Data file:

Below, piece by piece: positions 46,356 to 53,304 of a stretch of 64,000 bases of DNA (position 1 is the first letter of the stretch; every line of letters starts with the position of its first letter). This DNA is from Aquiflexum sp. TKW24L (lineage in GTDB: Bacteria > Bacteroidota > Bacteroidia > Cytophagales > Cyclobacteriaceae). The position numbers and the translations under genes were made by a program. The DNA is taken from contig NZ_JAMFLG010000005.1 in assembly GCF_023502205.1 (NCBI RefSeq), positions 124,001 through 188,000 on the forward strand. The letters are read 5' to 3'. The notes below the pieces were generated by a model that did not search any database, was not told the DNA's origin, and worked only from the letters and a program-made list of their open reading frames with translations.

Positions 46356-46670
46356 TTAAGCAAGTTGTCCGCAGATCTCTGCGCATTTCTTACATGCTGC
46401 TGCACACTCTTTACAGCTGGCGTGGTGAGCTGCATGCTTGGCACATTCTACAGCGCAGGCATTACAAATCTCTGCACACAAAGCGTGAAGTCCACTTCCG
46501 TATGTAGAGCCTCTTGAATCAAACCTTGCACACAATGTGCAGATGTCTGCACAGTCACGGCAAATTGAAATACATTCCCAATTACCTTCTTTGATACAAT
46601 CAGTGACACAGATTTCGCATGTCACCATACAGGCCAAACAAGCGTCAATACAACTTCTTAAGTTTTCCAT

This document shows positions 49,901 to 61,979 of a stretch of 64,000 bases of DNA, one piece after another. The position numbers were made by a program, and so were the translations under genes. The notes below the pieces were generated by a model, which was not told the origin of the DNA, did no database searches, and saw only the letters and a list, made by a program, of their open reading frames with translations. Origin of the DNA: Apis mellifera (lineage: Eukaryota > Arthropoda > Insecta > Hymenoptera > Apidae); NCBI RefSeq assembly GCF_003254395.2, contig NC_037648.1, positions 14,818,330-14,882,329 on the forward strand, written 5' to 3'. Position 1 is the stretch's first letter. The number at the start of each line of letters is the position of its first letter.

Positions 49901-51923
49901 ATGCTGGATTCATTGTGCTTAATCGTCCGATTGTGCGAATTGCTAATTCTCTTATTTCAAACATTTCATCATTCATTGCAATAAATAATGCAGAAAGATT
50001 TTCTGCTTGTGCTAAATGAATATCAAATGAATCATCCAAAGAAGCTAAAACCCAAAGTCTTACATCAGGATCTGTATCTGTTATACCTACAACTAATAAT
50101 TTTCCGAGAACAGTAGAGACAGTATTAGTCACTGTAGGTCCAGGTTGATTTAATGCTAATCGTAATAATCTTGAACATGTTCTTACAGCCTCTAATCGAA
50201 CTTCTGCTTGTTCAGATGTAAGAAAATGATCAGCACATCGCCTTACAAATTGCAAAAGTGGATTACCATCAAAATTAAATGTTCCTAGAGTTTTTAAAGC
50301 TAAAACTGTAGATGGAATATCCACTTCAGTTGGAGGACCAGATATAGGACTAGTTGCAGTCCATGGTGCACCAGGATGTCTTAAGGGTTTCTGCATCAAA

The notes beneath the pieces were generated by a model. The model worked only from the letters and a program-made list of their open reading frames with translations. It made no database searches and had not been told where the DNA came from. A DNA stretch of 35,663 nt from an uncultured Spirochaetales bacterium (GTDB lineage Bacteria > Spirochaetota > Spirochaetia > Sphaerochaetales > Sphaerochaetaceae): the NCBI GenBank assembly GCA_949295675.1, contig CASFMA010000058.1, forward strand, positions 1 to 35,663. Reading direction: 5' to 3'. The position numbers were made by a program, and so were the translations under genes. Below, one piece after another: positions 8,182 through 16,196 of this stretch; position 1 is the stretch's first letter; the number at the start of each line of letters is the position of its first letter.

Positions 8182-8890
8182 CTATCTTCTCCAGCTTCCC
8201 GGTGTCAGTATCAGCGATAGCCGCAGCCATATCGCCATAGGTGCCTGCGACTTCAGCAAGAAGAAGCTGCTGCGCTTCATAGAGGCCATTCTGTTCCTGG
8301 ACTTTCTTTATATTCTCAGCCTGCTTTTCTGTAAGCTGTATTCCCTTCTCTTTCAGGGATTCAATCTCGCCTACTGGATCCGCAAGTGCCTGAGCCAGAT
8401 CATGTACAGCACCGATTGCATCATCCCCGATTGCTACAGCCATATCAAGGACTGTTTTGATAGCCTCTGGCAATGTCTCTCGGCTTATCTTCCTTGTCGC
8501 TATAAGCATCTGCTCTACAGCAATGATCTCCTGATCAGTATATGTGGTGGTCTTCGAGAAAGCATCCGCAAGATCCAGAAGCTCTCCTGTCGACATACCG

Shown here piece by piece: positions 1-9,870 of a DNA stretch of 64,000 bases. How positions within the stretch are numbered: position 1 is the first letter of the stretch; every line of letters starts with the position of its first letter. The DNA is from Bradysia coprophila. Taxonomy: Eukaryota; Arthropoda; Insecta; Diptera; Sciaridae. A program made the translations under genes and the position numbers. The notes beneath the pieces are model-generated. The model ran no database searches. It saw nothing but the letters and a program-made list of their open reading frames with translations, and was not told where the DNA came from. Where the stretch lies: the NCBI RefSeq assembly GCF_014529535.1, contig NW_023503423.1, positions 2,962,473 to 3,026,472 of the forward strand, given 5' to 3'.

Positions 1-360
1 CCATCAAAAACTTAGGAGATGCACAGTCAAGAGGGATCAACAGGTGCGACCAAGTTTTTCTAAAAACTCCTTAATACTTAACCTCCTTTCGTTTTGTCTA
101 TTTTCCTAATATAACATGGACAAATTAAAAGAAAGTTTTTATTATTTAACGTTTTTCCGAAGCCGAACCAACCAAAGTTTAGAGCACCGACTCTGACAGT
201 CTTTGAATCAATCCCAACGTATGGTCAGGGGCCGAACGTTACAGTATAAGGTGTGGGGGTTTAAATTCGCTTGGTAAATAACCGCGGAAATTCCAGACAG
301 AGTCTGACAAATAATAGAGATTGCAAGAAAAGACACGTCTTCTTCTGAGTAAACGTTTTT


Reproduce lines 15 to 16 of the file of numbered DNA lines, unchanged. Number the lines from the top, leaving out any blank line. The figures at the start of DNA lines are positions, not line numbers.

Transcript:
Positions 8182-8890
8182 CTATCTTCTCCAGCTTCCC